• Discuss, too, the ways that the three sisters represent different female archetypes, in terms of physical appearance and in terms of character and spirit. Also, do you find any other uses of symbolism in the book?
  • All three of Rashi’s daughters are strong-willed, intelligent women, but Miriam appears to be the sister least ruled by her emotions, and yet, ironically enough, the most empathetic. Discuss the contradictory parts of Miriam’s nature, and how they combine to make her an interesting, vivid, and realistic heroine.
  • Finally, how does this book compare with other historical fiction you may have read? What makes it unique, and what have you learned from it?
  • Customer Reviews

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    Rashi's Daughters, Book II: Miriam: A Novel of Love and the Talmud in Medieval France 4.1 out of 5 based on 0 ratings. 16 reviews.
    Anonymous More than 1 year ago
    I had heard about these books from a lady that was reading another series that i absolutely loved. Seeing that she and I likely had similar taste in novels, and ran to the computer to look up Rashi's Daughters. As usual I read through the reviews in earnest to see if I wanted to invest the $40+ to purchase the trilogy. In reviews for the first book 7 out of 8 people sang it's praises. Anticipating similar praises for the next book I was very disappointed to see that 50% of the reviews were negative. How can this be I asked myself. It was the same author and in so many of books that I've read they tend to get better with each book as the characters develop more and I become more entrenched in the story. I reread the negative reviews again to see why these 8 reviewers were so split and discovered a disturbing pattern. Each of the reviewers who rated the book poorly mentioned the sex and more specifically homosexuality in their review. Interesting that none of the positive reviews even touched on it. It became clear to me that those who disliked the book clearly were not comfortable with the subject matter of sexuality and completely put off by the homosexuality that was revealed. I don't know if anyone else noticed what I noticed but I felt compelled point this out in case anyone reads their reviews and decides against buying them based on those reviewers blatant prejudice. Before anyone thinks that this review of my own is self serving I feel it important to mention that I am Jewish and Hetero but have many friends that have found beautiful love and partnership with someone of their same gender. In this time in our history when finding a life partner is more difficult than ever, regardless of your sexual preference it boggles my mind that some have such a strong aversion to same sex couples when the majority of them are not directly nor indirectly affected by them nor do they associate with them anywhere in their lives. So what do they care? I think that those reviews should be stricken simply because, while they attempt to point to other things like historical accuracy for their dislike of the book, it is obvious what their real discomfort was all about. But since we fought for free speech and those reviews will likely stay up I thought I should point out what they really thought wrong with the books in case anyone missed it. Now, I'm going to go purchase this trilogy!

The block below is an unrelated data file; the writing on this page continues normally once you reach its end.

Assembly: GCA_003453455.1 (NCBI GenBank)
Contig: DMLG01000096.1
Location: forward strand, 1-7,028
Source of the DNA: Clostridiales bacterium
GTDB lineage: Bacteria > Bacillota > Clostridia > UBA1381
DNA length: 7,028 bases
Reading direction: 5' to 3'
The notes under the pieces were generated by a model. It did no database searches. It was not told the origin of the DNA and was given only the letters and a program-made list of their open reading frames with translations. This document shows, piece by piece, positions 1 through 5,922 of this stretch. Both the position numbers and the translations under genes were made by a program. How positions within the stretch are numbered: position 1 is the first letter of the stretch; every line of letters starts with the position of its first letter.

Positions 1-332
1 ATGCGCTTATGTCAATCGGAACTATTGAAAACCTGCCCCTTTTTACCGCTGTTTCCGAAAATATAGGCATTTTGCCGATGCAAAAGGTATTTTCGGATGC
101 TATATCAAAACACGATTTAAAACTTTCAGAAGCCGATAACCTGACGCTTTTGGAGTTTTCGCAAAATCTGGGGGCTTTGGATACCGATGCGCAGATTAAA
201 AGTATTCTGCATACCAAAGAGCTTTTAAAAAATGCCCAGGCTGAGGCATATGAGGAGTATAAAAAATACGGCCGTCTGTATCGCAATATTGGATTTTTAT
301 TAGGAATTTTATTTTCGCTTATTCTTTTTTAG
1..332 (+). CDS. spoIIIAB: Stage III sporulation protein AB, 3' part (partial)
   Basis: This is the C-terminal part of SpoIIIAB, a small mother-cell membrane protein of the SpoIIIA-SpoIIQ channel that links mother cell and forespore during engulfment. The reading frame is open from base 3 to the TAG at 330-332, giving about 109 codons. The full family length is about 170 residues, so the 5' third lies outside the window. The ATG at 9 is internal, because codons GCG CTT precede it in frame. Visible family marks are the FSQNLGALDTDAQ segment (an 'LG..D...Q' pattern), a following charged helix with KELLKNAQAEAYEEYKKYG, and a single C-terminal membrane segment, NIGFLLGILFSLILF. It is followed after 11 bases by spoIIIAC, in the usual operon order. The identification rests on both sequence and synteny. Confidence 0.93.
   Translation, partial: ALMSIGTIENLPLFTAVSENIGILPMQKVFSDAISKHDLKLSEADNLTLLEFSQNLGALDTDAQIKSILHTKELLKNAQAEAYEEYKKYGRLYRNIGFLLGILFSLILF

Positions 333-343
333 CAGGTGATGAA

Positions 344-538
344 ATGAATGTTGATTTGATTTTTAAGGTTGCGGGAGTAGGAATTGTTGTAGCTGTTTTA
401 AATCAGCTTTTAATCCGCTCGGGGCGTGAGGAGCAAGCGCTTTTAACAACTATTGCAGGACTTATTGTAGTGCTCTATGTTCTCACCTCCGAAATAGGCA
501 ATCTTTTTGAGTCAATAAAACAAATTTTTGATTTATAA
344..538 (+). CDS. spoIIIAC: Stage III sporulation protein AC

Anonymous More than 1 year ago
    This is the 2nd in a series, and when I finished this, I couldn't wait for the 3rd (and final) book to come out. I found the book to be quite enlightening about life in the time depicted. The author did a lot of research prior to writing the series and does a wonderful job letting the reader know, at the end of the book, what is fact, what is based on fact, and what is totally conjectured for the sake of the story (not much). Each of the books has held my interest and I couldn't wait to get back to it at my next chance to grab some reading time.
    Guest More than 1 year ago
    Rashi¿s Daughters: Miriam Maggie Anton Review by Art Finkle This second historical novel of a trilogy continues with Rashi¿s 'a 10th century Jewish commentator on scared writings in what is now the Champaign region of France' second daughter, Miriam. The author brings realism of the 10th century social history, no small feat and places the emphasis on women in a patriarchal society. Although many may consider this book targeted to females, it should be read by all. Males should know that sacrifices their wives and mothers made for t heir education, a highly prized commodity during these times. That merchants, vineyard supervisors, jewelers and other what was thought to be traditionally male activities comes as a surprise. Moreover, not only is midwifery involved with the delivery of babies but they also had the very best of medical knowledge. Miriam, as the second daughter of the great thinker continues to involve herself in the study of Talmud, a Jewish process of learning insights 'from the Sages¿ writings from the 1st century onward', and making rulings on real-life situations. Such study was a male¿s role but since Rashi, a born teacher, only had daughters, he taught this arduous process to all of his daughters. There were also vignettes that bespoke the unique personality of Rashi, who collaborated with the Cardinal from the Christian community to interpret difficult passages from the original Hebrew the role of semi-annual Fairs that promoted commerce and communication of all kinds and the large role of superstition. Overall, this novel captures social history and the Talmudic process in an extraordinary way. Plus the book is a great read.
    JanicsEblen on LibraryThing 8 months ago
    This series continues to be a well written and great to read group. I have learned so much about life in general and Jewish life in particular in the 11th Century with the reading of the Rashi's Daughters series.
    maggieanton on LibraryThing 8 months ago